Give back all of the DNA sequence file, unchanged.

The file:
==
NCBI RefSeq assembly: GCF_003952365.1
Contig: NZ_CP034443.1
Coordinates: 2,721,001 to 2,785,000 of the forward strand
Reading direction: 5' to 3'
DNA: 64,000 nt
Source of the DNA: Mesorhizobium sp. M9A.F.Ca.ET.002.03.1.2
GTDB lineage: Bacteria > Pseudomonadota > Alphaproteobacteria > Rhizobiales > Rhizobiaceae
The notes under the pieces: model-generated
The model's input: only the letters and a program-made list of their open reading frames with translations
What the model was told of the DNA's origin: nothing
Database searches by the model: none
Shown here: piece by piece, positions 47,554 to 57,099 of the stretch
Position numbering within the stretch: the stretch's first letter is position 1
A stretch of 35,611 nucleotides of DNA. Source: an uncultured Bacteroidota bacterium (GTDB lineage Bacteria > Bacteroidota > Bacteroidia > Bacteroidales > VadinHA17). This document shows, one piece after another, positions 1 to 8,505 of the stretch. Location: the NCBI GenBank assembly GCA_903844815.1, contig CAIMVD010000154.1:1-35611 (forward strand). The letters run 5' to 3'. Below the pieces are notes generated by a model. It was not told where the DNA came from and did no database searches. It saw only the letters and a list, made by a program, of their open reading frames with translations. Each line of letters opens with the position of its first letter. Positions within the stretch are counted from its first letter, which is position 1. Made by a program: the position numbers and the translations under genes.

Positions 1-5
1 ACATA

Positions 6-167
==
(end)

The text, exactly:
NCBI RefSeq assembly: GCF_003952365.1
Contig: NZ_CP034443.1
Coordinates: 2,721,001 to 2,785,000 of the forward strand
Reading direction: 5' to 3'
DNA: 64,000 nt
Source of the DNA: Mesorhizobium sp. M9A.F.Ca.ET.002.03.1.2
GTDB lineage: Bacteria > Pseudomonadota > Alphaproteobacteria > Rhizobiales > Rhizobiaceae
The notes under the pieces: model-generated
The model's input: only the letters and a program-made list of their open reading frames with translations
What the model was told of the DNA's origin: nothing
Database searches by the model: none
Shown here: piece by piece, positions 47,554 to 57,099 of the stretch
Position numbering within the stretch: the stretch's first letter is position 1
A stretch of 35,611 nucleotides of DNA. Source: an uncultured Bacteroidota bacterium (GTDB lineage Bacteria > Bacteroidota > Bacteroidia > Bacteroidales > VadinHA17). This document shows, one piece after another, positions 1 to 8,505 of the stretch. Location: the NCBI GenBank assembly GCA_903844815.1, contig CAIMVD010000154.1:1-35611 (forward strand). The letters run 5' to 3'. Below the pieces are notes generated by a model. It was not told where the DNA came from and did no database searches. It saw only the letters and a list, made by a program, of their open reading frames with translations. Each line of letters opens with the position of its first letter. Positions within the stretch are counted from its first letter, which is position 1. Made by a program: the position numbers and the translations under genes.

Positions 1-5
1 ACATA

Positions 6-167